April/May 2021  Volume 19, Number 2        

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Long Term Problems with COVID-19 Workers’ Comp Claims

Several issues cloud the long-term outlook for COVID-19 workers' comp claims.

Presumption laws

Even though it's going to be a problem in many, if not most instances to prove that a worker was infected with COVID-19 while on the job, “there will be some liability there,” according to Rich Lenkov, who heads a workers' compensation practice at Bryce Downey & Lenkov LLC in Chicago. “But remember,” he said in an interview with Business Insurance, “the worker still has to prove that they developed COVID from work, and even in states with a presumption … I think it's a hard case to prove.”

So far, twenty states have passed laws saying that employees in certain fields who get COVID-19, notably in healthcare and related industries, are “presumed” to have contracted it on the job.

Lingering Symptoms

While most individuals who have suffered from COVID-19 recover within a few weeks, research published by the American Medical Association estimates that about 10% of COVID-19 patients experience lingering symptoms that include ongoing fatigue, “brain fog,” difficulty sleeping, loss of smell and taste, joint pain, shortness of breath, and coughing.

These kinds of symptoms make it difficult to value a long-term disability claims resulting from COVID-19. Symptoms such as loss of sense of smell or taste usually don’t appear on state schedules for rating disabilities. Evaluating the impact of losing one’s sense of smell for a chef or sommelier may be critical, which isn't something disability schedules usually address.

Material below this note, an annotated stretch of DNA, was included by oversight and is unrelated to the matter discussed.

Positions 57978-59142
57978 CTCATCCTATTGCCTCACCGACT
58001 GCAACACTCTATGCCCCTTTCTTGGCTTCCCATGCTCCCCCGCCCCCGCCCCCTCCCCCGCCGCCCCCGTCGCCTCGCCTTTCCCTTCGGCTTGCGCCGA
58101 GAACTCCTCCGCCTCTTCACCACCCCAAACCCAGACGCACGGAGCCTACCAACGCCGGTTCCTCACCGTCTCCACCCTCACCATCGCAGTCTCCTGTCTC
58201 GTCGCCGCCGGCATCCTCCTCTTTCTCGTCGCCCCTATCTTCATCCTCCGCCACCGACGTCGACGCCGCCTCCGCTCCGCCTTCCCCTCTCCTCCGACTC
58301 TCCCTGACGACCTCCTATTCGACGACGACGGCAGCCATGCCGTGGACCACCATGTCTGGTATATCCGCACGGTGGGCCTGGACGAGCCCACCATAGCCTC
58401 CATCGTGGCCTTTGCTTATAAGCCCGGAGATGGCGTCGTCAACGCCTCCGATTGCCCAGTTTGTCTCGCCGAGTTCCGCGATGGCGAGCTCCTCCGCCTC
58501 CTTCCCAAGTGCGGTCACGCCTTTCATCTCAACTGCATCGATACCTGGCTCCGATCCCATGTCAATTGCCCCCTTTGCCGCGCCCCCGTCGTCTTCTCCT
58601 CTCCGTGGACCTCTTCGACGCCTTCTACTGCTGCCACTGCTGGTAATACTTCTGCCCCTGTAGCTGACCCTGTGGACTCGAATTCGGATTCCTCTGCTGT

Pandora's Box

Another problem with COVID-19, according to attorney Lenkov, is how symptoms can take time to manifest themselves and be difficult to pinpoint, let alone prove. Michael Russell, a plaintiff’s attorney and partner in the Greensburg, Pennsylvania, law firm of Mears, Smith, Houser & Boyle P.C. compares COVID-19 to workers' comp Lyme disease cases in this respect, where “the defenses [from insurers] are going to be significant. … In these types of novel cases, they're going to need medical evidence to relate the symptoms to the diagnosis. Those symptoms, based upon what we're seeing, could be very different.”

He warned insurance companies that “You're opening Pandora's box if you accept the claims out of a sense of good faith and sympathy … When you accept (COVID-19 claims), you do so at your own peril. You’re potentially buying into an unknown injury down the road.”

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In this issue:

This Just In...

COVID-19 Impact on Workers' Comp Less Detrimental Than Expected

Long Term Problems with COVID-19 Workers' Comp Claims

How to Improve Mental Health in the Workplace

The Benefits of Structured Settlements



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